According to the Institute of Fiscal Studies (IFS), those born in the 1960s and 70s will only be wealthier than the previous generation if they inherit money – meaning it's the first time in several decades that people will be poorer than their parents.
The research found that those currently in their 40s and 50s are less likely to own their home than people 10 years older than them. At the same time, their incomes (in real terms) are no bigger than the previous generation while their private pensions are markedly smaller, suggesting an end to the steadily rising living standards witnessed since World War Two.
The only area which offers some positivity is that this generation is more likely to inherit money – 70% of those born in the late 1970s expect to receive inheritance compared to just 28% of those born in the early 1940s – although those who are already wealthy stand to benefit most.
The reason for this decline in overall incomes and living standards is down to several factors. Those in their 40s and 50s are thought to have spent more when they were younger, resulting in fewer having suitable savings today, while the end of final salary pension schemes will mean they'll be hit harder in retirement.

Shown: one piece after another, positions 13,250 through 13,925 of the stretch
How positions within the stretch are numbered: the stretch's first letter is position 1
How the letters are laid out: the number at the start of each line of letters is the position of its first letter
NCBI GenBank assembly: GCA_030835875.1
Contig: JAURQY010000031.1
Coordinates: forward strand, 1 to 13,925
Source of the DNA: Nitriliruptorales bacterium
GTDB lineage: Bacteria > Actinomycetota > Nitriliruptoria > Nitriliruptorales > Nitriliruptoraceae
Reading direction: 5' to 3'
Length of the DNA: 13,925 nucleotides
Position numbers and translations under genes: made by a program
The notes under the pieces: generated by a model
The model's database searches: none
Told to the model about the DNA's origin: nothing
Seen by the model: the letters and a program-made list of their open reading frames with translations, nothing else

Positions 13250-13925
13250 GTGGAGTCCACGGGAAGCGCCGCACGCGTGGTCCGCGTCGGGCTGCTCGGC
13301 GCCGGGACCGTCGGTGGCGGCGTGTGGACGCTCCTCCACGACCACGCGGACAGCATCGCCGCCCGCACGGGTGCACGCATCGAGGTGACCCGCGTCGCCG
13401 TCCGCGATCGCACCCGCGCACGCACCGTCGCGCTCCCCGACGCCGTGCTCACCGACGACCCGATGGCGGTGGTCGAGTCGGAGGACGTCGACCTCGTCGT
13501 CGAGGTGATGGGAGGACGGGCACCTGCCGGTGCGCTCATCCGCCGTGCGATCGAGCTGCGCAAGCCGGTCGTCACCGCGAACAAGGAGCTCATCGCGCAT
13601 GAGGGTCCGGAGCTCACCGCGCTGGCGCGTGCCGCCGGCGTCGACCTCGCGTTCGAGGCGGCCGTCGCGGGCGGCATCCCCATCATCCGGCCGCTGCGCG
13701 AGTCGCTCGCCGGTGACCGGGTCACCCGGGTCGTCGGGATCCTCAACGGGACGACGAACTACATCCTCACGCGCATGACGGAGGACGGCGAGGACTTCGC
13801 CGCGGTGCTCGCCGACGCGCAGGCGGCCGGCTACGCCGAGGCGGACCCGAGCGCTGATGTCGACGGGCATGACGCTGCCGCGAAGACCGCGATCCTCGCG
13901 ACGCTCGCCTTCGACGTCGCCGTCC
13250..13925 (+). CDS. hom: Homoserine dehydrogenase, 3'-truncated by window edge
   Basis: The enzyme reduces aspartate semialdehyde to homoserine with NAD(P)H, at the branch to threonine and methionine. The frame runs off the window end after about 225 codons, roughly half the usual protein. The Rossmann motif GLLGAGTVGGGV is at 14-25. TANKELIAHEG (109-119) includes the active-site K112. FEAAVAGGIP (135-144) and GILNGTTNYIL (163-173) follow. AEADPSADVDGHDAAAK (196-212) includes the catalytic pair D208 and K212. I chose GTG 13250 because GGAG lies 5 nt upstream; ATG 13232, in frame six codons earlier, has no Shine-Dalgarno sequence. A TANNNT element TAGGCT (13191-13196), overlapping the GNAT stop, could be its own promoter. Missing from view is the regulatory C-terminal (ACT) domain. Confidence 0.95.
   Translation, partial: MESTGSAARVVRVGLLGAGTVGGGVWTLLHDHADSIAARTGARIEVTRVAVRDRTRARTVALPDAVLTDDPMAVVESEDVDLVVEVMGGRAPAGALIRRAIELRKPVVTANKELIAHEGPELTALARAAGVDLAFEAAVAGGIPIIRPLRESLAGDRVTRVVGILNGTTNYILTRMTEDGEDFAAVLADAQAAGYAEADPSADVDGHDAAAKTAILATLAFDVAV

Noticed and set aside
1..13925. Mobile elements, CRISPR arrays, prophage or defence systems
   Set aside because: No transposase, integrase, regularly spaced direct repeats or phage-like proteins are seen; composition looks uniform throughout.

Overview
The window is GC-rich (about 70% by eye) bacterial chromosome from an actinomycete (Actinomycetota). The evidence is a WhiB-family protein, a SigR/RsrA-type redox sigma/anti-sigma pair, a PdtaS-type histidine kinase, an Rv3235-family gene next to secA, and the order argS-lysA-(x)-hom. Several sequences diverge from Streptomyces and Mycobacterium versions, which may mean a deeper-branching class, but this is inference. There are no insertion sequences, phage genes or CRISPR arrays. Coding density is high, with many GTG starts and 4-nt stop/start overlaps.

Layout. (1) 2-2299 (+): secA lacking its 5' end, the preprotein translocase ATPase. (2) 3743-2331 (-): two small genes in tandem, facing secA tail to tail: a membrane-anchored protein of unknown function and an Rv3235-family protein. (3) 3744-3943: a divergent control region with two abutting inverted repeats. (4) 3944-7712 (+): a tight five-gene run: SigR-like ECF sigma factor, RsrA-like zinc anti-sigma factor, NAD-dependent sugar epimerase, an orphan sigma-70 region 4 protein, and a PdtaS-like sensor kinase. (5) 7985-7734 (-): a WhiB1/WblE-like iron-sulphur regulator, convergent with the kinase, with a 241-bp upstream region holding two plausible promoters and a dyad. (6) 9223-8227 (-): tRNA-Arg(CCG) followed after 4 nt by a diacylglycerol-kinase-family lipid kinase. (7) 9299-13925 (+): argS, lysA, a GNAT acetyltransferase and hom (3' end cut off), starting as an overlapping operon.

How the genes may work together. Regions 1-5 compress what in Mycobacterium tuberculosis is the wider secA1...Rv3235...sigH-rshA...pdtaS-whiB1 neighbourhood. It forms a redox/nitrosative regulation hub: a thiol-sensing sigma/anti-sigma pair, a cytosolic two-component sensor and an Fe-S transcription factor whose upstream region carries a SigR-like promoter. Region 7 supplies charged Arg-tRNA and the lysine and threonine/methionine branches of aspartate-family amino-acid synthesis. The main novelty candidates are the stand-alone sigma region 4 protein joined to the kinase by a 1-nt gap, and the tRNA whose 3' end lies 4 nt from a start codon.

Meanwhile, the rising cost of housing has meant it's much harder to get on the property ladder, with home ownership levels of those born in the 1960s and 70s falling to about two-thirds – compared to the four-fifths of those born in the 1940s and 50s.
The figures are particularly worrying when it comes to retirement, with many working-age adults facing a clear retirement shortfall thanks to a combination of reduced pensions (both state and private) as well as a distinct lack of savings.
Even though the UK pensions system is currently in a period of reform, with auto-enrolment being introduced and a move to a single-tier state pension, it's important for the current generation of workers to be prepared to ensure they've got a suitable income in retirement – ideally by contributing to a workplace pension (and preferably a private one too) and having a suitable savings account in place.
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